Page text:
Flunking Responsibility, Honesty, Common Sense and Ethics: Gov. Deval Patrick, Sen. Patrick Leahy, Daily Kos, and Anyone Else Who Repeats This Idiotic Analogy

Deval Patrick

I thought I might run an ethics quiz asking whether this current and mind-bogglingly stupid argument that keeps popping up from my sentiment-addled Facebook friends is more unethical than the pro-Hamas hashtags being appended to twitter comments by the “Think of the children!” saps led by celebrities like Jon Stewart, Selena Gomez, and John Cusack. Pondering on it, however, I realized that as ethically misguided as Stewart at al. are, the above quote and its ilk are worse….especially since state governors and U.S. Senators have more credibility than comedians and Disney pop tarts. Not that they should, mind you.

If I really have to make a detailed argument explaining why Deval’s quote and  Leahy’s ( “Think of all those Jews that went to the ovens because we forgot our principles. Let’s not turn our backs now.”) are unforgivably irresponsible, we are just as dim-witted as those demagogues (or, more likely, as dim-witted as they hope and think we are.) The statements are no more nor less than an invitation to every parent of every child in every poor, war-torn, politically foul, culturally poisoned, dangerous, corrupt nation in the world to somehow get them to the U.S. border, paying shady and often treacherous agents to do so, because the United States will not “turn its back,” and turn them back. The question isn’t whether this is a legitimate, responsible or sane position worthy of debate and serious consideration: of course it isn’t. The question is how anyone can think it is.

I know that it is the reductio ad absurdum of the open border crowd that pollutes the Democratic party, but the whole point to a reductio ad absurdum is that it is obviously nutsy cuckoo. Why do we have elected officials who are advocating nonsense? Why are there websites of any credibility (to some–Kos is reliably deranged and dishonest) that would even briefly embrace such a concept? And why are otherwise intelligent friends of mine sending me this as if it is revealed wisdom? The United States is obligated to take in all the children of  Chad, Sierra Leone, Mexico, Syria, North Korea, Sudan, Somalia, Yemen, Pakistan, Syria, Iraq, Iran, Libya, Lebanon, Gaza, the Central African Republic, Kasmir, Myanmar, the Congo, Zimbabwe, the perpetually roiled South American nations currently flooding us with children and others once they somehow make their way to our borders…seriously? Sure, bring ’em all in!..it’s not like the U.S. doesn’t have endless resources, a manageable national debt and guaranteed full employment. I hate to resort to sarcasm, but the words of Leahy and Patrick only make sense as sarcasm, and compel a sarcastic response.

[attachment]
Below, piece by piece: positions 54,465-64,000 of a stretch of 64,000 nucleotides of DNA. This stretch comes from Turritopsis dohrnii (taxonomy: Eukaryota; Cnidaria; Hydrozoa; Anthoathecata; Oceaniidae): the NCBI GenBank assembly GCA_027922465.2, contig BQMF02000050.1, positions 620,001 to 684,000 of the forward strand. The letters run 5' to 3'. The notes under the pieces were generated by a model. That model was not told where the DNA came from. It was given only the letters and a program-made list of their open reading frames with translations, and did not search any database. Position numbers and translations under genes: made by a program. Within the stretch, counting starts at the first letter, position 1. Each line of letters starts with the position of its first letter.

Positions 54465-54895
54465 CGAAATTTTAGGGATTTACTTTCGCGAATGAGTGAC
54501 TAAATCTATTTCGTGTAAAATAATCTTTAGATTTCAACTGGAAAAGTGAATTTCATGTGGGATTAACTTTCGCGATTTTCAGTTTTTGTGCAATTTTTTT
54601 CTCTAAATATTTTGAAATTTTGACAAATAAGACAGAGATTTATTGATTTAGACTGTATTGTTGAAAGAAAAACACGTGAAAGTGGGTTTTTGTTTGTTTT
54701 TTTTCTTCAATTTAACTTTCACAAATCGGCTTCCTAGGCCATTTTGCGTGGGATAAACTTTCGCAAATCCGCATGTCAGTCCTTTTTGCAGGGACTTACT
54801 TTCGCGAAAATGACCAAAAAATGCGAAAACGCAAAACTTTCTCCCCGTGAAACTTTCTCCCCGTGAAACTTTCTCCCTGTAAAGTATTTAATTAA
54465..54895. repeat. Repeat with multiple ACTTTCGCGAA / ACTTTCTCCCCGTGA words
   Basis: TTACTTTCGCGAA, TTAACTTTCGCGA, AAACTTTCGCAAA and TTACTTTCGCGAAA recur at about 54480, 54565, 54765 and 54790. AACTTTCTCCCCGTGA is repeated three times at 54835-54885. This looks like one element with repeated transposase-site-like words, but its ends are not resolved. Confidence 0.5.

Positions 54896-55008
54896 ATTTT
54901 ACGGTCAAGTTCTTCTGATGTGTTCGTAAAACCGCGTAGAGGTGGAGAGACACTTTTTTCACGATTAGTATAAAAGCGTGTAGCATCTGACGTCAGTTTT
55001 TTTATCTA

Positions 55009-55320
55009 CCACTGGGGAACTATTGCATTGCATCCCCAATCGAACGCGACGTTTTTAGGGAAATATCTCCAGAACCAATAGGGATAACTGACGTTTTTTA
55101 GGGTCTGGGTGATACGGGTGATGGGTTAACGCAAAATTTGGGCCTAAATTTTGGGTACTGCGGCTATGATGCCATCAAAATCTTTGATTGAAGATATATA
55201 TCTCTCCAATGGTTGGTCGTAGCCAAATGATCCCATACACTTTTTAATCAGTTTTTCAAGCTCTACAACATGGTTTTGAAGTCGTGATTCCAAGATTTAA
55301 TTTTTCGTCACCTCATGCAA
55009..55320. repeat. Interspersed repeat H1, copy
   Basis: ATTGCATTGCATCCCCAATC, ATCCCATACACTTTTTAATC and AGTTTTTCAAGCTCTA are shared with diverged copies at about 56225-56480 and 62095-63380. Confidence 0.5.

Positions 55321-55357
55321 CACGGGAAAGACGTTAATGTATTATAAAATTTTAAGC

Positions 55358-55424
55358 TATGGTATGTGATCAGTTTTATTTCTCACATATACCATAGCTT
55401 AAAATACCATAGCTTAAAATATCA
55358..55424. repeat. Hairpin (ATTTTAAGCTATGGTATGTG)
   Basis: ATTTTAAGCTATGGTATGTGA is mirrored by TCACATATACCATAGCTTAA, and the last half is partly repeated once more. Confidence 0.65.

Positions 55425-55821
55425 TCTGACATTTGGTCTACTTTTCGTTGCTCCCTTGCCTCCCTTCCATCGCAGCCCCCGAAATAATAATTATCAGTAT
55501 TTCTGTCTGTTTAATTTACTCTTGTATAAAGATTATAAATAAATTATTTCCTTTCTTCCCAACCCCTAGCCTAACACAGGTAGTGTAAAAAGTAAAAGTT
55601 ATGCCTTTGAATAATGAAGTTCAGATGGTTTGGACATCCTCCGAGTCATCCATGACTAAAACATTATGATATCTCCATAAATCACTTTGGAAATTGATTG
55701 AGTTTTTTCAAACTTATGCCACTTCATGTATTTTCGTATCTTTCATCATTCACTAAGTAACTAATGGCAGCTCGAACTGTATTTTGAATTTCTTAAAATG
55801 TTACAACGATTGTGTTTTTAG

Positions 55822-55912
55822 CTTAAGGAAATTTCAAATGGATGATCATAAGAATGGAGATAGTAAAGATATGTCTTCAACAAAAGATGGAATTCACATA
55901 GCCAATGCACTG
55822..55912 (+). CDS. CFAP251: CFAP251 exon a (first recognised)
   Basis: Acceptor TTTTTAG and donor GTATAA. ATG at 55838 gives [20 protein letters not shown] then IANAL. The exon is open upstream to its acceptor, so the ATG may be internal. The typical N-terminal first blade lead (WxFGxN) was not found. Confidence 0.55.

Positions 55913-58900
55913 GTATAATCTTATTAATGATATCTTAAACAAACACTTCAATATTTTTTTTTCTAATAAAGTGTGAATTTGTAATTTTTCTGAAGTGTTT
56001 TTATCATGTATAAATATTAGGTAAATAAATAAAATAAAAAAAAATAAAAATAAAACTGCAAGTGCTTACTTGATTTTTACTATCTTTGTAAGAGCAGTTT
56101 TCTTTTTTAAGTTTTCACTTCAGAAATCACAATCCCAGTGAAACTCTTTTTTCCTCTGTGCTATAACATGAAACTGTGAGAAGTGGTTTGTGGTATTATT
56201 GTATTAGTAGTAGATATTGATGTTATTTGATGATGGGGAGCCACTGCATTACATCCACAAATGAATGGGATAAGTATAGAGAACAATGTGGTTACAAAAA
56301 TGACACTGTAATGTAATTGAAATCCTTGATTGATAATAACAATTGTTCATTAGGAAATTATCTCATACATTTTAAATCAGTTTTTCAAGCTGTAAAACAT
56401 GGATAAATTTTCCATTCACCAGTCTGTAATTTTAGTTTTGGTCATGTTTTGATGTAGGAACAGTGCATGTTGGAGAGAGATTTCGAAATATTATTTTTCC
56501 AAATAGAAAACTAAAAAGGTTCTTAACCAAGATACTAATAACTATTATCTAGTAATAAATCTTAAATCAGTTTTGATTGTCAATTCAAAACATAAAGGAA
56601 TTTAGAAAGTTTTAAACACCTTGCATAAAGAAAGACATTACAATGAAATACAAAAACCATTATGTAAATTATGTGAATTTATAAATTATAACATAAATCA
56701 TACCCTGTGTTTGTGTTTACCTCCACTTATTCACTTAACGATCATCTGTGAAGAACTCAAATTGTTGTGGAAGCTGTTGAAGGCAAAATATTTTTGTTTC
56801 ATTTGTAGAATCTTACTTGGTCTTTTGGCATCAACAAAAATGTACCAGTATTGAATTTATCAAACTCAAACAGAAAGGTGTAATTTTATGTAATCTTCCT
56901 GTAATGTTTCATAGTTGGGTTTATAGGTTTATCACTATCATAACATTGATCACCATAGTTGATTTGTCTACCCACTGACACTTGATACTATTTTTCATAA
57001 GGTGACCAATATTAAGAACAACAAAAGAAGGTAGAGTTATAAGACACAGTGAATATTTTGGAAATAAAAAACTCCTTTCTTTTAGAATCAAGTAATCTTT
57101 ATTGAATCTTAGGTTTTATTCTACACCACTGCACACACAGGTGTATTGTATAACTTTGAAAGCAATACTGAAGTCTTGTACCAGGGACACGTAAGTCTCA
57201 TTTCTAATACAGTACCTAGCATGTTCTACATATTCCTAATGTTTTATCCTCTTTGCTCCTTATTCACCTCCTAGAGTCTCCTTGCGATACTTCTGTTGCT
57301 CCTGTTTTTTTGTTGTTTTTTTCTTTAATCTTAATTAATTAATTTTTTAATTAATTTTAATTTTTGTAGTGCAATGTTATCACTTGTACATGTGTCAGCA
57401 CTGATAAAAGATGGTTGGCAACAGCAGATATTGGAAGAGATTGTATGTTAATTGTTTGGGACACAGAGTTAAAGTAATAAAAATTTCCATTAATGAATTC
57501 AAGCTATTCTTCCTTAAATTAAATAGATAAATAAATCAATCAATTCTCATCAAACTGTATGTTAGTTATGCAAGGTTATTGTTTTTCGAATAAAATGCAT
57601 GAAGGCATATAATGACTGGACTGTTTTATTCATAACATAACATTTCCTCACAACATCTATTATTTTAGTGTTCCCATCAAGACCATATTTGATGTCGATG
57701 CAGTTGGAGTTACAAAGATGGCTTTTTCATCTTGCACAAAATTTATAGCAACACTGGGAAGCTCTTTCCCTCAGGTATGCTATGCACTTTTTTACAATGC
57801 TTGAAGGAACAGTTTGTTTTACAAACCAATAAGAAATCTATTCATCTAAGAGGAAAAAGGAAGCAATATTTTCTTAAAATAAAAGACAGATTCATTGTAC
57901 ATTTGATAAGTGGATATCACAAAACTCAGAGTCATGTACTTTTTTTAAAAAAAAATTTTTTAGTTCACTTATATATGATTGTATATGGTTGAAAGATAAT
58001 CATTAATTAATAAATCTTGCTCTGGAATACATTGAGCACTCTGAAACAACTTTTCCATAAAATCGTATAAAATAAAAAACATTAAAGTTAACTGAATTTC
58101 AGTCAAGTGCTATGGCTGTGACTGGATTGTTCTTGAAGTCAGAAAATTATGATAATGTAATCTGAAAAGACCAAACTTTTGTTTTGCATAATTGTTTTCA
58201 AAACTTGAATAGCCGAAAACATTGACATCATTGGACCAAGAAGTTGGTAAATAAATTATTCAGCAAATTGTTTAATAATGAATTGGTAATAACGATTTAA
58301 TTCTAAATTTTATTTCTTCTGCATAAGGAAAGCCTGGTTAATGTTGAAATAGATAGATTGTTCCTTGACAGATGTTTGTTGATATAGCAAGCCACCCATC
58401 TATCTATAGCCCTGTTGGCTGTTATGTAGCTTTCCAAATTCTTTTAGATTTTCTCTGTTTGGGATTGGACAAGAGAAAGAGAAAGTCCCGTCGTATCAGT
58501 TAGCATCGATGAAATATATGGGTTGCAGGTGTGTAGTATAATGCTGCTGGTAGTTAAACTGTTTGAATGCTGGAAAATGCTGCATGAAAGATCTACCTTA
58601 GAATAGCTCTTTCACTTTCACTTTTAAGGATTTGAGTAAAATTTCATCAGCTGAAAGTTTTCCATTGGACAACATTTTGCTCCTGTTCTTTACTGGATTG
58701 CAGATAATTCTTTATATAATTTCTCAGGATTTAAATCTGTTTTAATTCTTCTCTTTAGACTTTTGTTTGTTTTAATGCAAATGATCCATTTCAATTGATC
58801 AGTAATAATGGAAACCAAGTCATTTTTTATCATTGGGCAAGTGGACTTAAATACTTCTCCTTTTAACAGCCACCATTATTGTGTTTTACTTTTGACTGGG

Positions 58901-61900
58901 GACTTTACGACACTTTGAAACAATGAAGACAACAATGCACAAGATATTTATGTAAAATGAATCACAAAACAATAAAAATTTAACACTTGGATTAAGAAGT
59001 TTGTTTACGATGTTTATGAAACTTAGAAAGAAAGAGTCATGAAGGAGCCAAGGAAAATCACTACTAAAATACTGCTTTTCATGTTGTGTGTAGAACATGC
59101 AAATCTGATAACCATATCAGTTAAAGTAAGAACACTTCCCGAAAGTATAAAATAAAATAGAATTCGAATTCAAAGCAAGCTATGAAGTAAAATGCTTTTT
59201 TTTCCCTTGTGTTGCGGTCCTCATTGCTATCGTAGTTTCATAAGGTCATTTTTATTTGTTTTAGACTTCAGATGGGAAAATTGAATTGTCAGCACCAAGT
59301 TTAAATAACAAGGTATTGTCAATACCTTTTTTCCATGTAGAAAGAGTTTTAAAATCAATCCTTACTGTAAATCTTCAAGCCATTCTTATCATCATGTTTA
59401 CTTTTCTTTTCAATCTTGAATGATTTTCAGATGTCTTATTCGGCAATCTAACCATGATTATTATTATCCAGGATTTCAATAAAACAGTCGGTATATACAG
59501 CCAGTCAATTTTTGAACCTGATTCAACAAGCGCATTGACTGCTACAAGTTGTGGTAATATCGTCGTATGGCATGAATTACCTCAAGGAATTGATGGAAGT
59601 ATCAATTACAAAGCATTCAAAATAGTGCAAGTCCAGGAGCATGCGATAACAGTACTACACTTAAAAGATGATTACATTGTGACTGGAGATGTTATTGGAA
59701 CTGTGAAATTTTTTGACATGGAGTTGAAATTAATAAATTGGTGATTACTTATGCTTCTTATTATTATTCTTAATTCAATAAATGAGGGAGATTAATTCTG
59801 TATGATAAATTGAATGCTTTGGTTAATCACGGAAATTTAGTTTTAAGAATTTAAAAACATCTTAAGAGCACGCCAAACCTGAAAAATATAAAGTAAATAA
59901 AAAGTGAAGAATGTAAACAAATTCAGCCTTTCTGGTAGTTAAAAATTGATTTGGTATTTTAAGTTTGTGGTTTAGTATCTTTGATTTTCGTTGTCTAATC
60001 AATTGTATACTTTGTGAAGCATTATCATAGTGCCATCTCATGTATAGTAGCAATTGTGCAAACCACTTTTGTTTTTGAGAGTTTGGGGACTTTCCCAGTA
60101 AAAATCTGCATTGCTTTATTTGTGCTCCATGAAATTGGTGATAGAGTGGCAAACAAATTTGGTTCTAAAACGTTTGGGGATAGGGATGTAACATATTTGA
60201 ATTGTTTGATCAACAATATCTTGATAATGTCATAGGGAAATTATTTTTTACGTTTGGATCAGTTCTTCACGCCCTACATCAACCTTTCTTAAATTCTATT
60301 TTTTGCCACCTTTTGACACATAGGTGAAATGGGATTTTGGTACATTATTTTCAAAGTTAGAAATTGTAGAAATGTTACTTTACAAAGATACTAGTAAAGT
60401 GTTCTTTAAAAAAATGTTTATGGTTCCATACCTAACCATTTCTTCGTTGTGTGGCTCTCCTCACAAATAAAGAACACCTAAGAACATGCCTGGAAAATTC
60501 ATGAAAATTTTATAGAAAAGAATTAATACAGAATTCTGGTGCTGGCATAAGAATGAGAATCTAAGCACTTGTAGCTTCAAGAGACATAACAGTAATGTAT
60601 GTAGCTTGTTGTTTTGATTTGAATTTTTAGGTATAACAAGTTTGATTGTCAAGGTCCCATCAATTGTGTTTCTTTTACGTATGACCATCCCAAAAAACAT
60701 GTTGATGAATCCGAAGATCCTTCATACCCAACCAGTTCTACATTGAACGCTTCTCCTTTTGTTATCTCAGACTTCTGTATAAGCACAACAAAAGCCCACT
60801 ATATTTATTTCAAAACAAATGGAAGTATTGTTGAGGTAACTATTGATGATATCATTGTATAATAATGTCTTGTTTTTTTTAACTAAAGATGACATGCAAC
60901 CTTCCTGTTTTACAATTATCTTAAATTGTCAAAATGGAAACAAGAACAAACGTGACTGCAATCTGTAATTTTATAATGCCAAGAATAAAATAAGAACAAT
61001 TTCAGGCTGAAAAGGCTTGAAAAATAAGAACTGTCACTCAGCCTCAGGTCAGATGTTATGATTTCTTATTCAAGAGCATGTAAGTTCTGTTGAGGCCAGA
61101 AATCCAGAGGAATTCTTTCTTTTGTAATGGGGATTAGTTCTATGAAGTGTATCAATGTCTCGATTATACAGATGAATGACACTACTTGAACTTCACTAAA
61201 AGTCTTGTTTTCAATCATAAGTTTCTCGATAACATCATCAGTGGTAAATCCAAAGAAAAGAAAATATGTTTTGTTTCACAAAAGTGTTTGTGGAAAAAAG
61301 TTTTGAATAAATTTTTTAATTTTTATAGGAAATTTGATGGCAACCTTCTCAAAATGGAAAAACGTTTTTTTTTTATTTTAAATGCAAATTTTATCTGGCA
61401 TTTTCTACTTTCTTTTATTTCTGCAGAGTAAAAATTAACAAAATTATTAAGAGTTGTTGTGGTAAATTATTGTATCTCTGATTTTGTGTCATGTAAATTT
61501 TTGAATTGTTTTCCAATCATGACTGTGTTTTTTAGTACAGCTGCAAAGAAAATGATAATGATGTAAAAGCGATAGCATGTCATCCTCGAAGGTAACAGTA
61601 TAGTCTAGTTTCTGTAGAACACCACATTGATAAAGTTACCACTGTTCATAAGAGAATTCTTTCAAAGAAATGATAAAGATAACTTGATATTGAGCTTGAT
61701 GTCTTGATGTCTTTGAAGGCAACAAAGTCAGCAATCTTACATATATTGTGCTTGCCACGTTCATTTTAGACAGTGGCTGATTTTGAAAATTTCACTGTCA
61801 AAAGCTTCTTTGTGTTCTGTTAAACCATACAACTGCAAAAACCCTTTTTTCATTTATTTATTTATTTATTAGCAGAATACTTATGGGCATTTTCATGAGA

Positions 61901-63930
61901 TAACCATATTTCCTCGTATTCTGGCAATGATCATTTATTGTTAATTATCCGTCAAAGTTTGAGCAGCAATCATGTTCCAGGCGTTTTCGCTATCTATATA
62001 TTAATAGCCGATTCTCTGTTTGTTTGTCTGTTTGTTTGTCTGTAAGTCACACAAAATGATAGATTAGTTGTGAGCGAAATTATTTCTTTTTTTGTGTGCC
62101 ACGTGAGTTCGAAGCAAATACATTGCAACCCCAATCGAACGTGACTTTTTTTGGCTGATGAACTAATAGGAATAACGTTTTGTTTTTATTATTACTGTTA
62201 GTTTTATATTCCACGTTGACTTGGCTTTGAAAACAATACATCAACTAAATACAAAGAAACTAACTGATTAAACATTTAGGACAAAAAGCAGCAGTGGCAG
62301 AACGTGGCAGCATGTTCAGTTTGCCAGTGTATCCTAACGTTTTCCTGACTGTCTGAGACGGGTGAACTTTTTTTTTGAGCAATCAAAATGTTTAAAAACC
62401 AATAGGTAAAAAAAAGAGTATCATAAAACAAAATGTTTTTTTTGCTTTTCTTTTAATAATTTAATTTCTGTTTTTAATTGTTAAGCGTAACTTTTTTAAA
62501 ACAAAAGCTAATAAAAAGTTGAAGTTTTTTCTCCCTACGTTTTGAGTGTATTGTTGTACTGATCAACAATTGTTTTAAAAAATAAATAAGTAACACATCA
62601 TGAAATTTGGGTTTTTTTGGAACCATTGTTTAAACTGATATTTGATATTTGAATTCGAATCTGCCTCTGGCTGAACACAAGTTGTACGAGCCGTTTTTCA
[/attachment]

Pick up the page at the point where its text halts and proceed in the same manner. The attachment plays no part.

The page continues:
This completely unmoored from reason and reality, “think of the children” assertion is wildly irresponsible, but the historical analogy is dishonest for anyone who has read a history book, and ignorant for the rest—I will not venture a guess regarding which applies to Leahy and Patrick. The reference is to the St. Louis, the wandering luxury ship filled with German Jews hoping to escape Hitler’s extermination that was already underway in 1938. It was rejected by Cuba and the U.S., the intended destination of the refugees, and the passengers were ultimately returned to Europe. There is no analogy between this tragic and shameful episode in U.S. (and world) history and the current illegal child immigration crisis. None. At all:

  • The United States knew that the Jews on board the St. Louis were going to be murdered. The children at our boarders are not going to be murdered.
  • The situation in Germany was unique, new, and far beyond the normal social turmoil in that nation and any other. The children at our boarders are from nations in South America that have been in turmoil to various degrees intermittently for decades, and even centuries.
  • The Jews on the St. Louis were true refugees. The vast majority of children at our borders are not.
  • The rejection of the Jews was due, in great part, to anti-Semitism in the State Department and among large segments of the U.S. population. The resistance to a general “Come on kids! There’s room for everybody!” policy is not based on racism or nationalism (as open borders advocates argue, to demonize their opposition), but common sense, economics, equity, justice, fairness, civics, mathematics, human nature, sanity, and a recognition of reality.